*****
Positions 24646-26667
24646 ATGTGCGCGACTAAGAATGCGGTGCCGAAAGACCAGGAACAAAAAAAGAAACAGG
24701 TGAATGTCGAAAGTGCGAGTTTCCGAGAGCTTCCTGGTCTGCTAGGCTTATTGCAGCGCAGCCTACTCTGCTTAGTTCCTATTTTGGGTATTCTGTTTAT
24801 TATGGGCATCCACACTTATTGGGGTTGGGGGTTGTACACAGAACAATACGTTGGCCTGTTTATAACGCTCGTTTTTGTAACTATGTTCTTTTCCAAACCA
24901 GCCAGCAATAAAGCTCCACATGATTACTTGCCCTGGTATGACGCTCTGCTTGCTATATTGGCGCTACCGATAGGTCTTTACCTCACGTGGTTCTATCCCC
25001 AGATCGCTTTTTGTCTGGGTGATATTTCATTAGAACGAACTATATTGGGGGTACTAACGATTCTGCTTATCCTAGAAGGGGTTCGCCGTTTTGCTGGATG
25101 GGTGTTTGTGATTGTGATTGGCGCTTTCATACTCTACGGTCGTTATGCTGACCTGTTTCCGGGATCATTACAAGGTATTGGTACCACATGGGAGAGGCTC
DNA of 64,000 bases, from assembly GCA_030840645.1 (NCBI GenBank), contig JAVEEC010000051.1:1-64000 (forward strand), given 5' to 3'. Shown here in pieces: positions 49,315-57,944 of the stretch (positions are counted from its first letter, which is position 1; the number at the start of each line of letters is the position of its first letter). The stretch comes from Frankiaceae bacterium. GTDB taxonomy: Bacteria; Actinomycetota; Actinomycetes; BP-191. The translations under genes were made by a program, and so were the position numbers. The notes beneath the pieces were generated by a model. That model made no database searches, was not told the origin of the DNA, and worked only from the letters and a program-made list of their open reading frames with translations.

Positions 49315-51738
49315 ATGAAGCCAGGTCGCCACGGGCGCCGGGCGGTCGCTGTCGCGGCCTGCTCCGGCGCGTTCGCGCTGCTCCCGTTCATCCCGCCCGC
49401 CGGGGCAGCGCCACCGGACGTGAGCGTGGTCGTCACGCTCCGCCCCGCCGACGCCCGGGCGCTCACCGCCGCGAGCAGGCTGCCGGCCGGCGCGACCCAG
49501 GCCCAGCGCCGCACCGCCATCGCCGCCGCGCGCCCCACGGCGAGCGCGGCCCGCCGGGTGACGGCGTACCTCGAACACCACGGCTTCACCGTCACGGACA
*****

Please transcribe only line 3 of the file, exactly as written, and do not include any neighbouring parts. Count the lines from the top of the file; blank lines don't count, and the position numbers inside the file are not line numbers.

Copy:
24701 TGAATGTCGAAAGTGCGAGTTTCCGAGAGCTTCCTGGTCTGCTAGGCTTATTGCAGCGCAGCCTACTCTGCTTAGTTCCTATTTTGGGTATTCTGTTTAT